WV is now one of 26 states to have an energy services
coalition. The mission of the new West Virginia chapter is to increase the
implementation of energy efficiency and building upgrades throughout the state.
The coalition is made up of representatives from public and private entities. Andy
Cocina of Wendle Energy Services is the private sector co-chair.
“The goal of the coalition is to increase the understanding
of energy performance contracting and overall energy efficiency for public and
private entities across the state. How to best take advantage of those and to
save themselves money, ” Cocina explains.
He says the coalition first met in May of this year and has
since met three times to discuss best practices and public outreach.
“We’re trying to solidify the mission of the chapter which
is to do outreach and education to make sure there’s good educational
documents, and to set up things like work shops. And we’ve had folks volunteer
for these different committees.”
Cocina says interest and involvement is growing with at
least six West Virginia companies partnering with national energy performance
companies and state organizations—like the state’s Division of Energy and the
West Virginia School Building Authority.
Cocina believes Energy Performance Contracts can be
important tools that provide an option for county school systems and other
public entities to pay for much needed facility improvements.
“Energy Performance Contracting goes back to its roots in
the early 1980s. It was pioneered by the federal government as a way to pay for
facility improvements. The notion behind it simply is that if you can make
facility improvements that will lower your energy costs or reduce your
operating budget, then you would have the ability to make payments on debt
service for these facility improvements.”
Cocina says the chapter’s public-private collaboration model
fits the state’s needs and keeps the public interest the paramount concern of
“The use of the coalition as a public-private partnership
made an awful lot of sense—where it’s a collection of state officials really
managing the overall message, and private companies supporting this. We’ve gone
out of our way to make sure that even though they may not be energy services
companies, well-qualified companies in WV, and a whole laundry-list of them,
are included and part of this because they ultimately are capable of doing the
work to help keep the jobs in West Virginia.”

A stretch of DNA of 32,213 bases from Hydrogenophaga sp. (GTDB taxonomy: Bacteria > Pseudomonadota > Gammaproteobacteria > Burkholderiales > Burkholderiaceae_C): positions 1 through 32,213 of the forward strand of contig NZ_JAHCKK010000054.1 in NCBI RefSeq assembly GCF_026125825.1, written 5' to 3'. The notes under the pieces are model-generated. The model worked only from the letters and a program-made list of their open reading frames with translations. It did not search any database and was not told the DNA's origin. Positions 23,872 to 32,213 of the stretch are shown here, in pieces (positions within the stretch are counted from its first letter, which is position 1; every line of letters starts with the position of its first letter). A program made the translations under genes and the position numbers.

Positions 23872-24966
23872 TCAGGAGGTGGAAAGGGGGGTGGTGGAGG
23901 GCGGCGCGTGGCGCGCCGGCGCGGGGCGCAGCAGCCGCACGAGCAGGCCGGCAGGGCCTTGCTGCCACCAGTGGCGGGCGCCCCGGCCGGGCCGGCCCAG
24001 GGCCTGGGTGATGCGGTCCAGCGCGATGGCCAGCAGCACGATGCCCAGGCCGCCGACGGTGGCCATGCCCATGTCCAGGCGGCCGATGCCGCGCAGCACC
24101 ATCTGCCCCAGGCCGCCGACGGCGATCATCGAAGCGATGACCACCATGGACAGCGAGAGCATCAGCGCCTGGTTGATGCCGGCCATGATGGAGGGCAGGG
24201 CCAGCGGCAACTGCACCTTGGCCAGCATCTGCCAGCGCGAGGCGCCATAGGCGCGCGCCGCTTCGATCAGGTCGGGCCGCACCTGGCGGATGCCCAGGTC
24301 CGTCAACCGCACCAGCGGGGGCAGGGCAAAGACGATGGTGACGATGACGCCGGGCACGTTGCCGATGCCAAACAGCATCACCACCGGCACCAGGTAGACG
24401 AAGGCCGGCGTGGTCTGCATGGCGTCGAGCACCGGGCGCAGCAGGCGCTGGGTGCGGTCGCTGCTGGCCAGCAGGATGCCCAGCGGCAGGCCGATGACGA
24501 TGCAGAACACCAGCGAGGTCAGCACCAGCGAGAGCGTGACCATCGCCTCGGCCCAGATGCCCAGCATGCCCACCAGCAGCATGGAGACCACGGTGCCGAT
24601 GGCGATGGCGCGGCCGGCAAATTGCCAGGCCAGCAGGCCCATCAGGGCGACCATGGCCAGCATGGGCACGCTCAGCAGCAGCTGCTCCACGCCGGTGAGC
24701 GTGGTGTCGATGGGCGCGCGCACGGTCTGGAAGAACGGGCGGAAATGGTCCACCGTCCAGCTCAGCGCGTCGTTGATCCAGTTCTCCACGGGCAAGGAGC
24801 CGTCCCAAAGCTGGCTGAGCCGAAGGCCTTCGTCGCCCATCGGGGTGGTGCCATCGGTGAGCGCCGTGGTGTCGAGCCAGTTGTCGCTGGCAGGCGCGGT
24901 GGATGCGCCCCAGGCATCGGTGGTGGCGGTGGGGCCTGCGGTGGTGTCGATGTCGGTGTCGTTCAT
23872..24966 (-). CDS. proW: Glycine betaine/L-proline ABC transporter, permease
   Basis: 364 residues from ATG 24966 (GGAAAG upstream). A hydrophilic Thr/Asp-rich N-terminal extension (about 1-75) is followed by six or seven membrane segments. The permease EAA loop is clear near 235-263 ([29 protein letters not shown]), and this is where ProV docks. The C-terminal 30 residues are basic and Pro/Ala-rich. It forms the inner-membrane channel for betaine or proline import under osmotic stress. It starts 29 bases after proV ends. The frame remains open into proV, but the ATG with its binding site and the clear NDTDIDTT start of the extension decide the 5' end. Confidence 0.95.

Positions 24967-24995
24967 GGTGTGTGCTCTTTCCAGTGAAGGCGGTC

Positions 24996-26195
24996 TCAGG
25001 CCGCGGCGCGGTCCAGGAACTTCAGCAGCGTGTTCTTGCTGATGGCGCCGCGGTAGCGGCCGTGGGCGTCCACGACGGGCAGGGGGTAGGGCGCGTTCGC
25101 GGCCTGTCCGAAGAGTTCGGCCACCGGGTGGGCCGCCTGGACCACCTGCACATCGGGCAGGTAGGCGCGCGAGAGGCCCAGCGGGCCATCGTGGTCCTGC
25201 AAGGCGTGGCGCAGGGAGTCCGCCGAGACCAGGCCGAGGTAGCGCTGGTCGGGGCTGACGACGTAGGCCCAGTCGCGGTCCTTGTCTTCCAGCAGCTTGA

According to the Energy Information Administration,
coal-fired electric power plants accounted for 96 percent of West Virginia's
net electricity generation in 2011, and in 2010, 56 percent of its net
electricity generation was consumed outside the state. Still residents have
begun to see hikes in electric bills. While electricity was hovering around 5
cents a kilowatt hour for more than a decade, 2010 numbers revealed an average
of nearly 7.5 cents per kilowatt hour. The state’s Division of Energy estimates
that over the past two years, West Virginians have seen an additional 47%
increase in energy costs. Meanwhile, WV
ranks 44th in the country when it comes to energy efficiency.
Cocina says the state’s previously lower energy costs have
had unintended benefits for residents today. Because energy costs have only
just begun to spring up, many residents are becoming energy-conscious as the
latest phases of energy-saving technologies are being made available, making
the financial benefits of upgrading facilities more worthwhile.
“Maybe energy efficiency wasn’t a critical factor even five
or six years ago, where today we’re seeing these ramped-up costs and there’s a
real need to do something about the rising costs. That coupled to the fact that
we have aging infrastructure in our schools, in municipal buildings, in water and waste-water
treatment plants, at higher education facilities, and commercial and industrial
users as well.”
Cocina says sometimes with very simple tactics it’s not
inconceivable to see energy savings reduced by 25-30 percent, and he hopes the coalition’s
work will provide transparent and consistent public information to help improve
West Virginia’s energy efficiency ranking.